- Hydrogen has a diverse range of applications and can be deployed in sectors such as industry and transport.
- Siemens Mobility is one of several companies to have been working on hydrogen-powered trains over the last few years.
Siemens Mobility has signed a memorandum of understanding with a Germany-based organization to undertake joint research into the use of liquid organic hydrogen carrier technology in the railway sector.
In a statement earlier this week Siemens Mobility's CEO of Rolling Stock, Albrecht Neumann, said the firm would supply the Helmholtz Institute Erlangen-Nuremberg for Renewable Energy with a locomotive to test LOHC technology.
According to Siemens Mobility, LOHC technology involves an organic carrier liquid absorbing hydrogen, releasing it only when required.
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Among other things, the company says this stops hydrogen escaping as a gas and negates the need for it to be stored at low temperatures or high pressure. Transportation, it adds, is inexpensive.
The announcement represents Siemens Mobility's latest move in the sector, having already developed the Mireo Plus H. This train has been designed to store hydrogen as a gas in tanks, as opposed to LOHC technology.
While some trains are powered using electricity — as governments worldwide look to boost air quality and reduce their reliance on fossil fuels — others still rely on diesel to carry out their journeys.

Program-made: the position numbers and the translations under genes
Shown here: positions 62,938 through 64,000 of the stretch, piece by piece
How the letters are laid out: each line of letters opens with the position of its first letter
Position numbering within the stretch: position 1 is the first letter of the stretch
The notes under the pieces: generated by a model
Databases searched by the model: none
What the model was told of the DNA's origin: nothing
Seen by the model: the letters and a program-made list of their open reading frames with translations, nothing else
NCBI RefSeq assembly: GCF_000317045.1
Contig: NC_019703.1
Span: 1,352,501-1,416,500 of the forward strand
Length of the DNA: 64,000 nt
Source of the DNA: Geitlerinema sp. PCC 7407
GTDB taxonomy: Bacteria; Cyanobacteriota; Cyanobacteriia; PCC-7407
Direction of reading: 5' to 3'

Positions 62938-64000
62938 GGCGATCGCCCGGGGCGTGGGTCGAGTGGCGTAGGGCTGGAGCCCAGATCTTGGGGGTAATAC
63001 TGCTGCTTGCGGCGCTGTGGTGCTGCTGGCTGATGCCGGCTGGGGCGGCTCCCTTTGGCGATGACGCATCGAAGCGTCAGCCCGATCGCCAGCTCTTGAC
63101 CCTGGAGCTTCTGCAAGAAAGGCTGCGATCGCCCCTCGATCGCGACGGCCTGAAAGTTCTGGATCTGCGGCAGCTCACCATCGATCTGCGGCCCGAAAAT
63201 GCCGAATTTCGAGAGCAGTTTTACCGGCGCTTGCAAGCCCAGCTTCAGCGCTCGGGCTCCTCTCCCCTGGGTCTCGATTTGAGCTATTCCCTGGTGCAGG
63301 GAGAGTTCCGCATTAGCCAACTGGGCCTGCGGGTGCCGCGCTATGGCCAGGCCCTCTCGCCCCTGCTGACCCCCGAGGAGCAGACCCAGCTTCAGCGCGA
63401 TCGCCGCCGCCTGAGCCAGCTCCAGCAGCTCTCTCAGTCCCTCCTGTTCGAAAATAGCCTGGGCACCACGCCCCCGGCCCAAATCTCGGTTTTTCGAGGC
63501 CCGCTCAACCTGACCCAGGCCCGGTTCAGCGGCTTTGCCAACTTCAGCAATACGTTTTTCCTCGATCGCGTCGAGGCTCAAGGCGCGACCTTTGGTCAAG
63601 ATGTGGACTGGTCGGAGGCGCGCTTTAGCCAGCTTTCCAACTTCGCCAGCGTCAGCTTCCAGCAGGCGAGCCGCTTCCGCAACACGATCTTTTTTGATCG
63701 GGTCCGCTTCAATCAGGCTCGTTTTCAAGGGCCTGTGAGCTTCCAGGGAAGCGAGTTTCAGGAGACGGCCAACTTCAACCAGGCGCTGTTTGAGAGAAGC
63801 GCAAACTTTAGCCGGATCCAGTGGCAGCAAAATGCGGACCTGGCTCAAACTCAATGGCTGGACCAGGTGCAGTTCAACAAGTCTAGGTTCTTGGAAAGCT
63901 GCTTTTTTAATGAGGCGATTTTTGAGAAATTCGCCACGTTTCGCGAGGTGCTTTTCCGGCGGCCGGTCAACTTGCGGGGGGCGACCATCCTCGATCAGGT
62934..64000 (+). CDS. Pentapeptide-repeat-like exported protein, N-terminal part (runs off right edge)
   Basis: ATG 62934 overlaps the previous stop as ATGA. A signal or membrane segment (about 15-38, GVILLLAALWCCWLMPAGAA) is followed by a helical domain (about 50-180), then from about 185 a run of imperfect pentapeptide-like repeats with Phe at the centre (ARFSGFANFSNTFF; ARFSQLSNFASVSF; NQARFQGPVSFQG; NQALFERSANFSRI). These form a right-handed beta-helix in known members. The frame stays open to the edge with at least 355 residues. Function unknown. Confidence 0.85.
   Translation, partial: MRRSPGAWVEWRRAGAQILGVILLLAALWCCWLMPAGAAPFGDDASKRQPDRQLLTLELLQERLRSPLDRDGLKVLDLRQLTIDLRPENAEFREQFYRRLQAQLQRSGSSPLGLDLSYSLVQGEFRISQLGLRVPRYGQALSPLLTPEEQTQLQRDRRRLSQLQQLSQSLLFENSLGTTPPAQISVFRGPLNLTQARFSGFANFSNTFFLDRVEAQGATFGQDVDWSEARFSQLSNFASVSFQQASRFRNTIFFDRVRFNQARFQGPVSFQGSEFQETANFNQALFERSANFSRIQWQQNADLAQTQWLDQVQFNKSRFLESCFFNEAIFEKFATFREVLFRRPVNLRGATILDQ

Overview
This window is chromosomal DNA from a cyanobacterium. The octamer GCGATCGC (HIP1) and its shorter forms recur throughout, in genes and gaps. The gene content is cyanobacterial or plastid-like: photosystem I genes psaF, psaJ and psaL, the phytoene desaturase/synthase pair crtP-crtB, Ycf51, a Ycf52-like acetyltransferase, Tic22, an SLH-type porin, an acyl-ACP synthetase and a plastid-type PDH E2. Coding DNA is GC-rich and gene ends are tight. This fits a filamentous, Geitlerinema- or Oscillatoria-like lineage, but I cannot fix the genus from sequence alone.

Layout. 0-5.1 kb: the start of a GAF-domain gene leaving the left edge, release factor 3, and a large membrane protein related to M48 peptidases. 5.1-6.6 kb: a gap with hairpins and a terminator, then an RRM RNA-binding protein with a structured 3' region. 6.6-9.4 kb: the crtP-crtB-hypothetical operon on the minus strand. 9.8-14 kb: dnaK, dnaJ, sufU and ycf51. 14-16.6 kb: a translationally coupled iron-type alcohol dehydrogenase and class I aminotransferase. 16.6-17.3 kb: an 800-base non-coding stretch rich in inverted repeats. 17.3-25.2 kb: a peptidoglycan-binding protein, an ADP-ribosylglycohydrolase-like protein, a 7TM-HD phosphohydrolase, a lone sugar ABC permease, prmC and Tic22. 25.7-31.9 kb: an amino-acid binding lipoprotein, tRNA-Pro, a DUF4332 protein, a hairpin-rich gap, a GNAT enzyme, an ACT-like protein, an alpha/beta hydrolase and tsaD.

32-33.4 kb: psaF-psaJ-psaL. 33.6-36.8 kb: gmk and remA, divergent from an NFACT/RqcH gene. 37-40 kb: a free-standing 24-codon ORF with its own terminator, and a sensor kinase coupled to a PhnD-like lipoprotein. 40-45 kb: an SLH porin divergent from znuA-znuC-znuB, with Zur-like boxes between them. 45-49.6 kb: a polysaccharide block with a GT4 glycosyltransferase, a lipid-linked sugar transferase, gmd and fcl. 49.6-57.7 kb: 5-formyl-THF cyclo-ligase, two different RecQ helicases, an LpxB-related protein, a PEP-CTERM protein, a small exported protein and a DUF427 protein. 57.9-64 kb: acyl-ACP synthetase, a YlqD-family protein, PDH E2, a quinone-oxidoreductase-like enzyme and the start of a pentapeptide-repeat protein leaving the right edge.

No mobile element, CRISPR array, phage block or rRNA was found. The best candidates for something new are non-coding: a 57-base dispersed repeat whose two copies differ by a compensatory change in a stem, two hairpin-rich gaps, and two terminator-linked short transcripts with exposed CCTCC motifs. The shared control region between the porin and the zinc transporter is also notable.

For its part, Siemens Mobility's Neumann said hydrogen technology was "a promising solution for making rail transport climate-neutral."
Described by the International Energy Agency as a "versatile energy carrier," hydrogen has a diverse range of applications and can be deployed in sectors such as industry and, as seen above, transport.
In addition to Siemens Mobility, a number of major companies have been working on hydrogen-powered trains over the last few years.
European railway manufacturer Alstom, for example, has developed the Coradia iLint, which uses fuel-cells and stores hydrogen as a gas in tanks. The iLint has undertaken trials and testing in Germany, the Netherlands and Austria.
Trains are not the only mode of transportation to use hydrogen fuel cells. Hydrogen buses have been deployed in cities such as London and Aberdeen, while hydrogen fuel cell airplanes have also taken flight in recent years.
Major automobile manufacturers that have dipped into the hydrogen fuel cell market include Toyota and Honda, while smaller firms such as Riversimple are also working on hydrogen powered cars.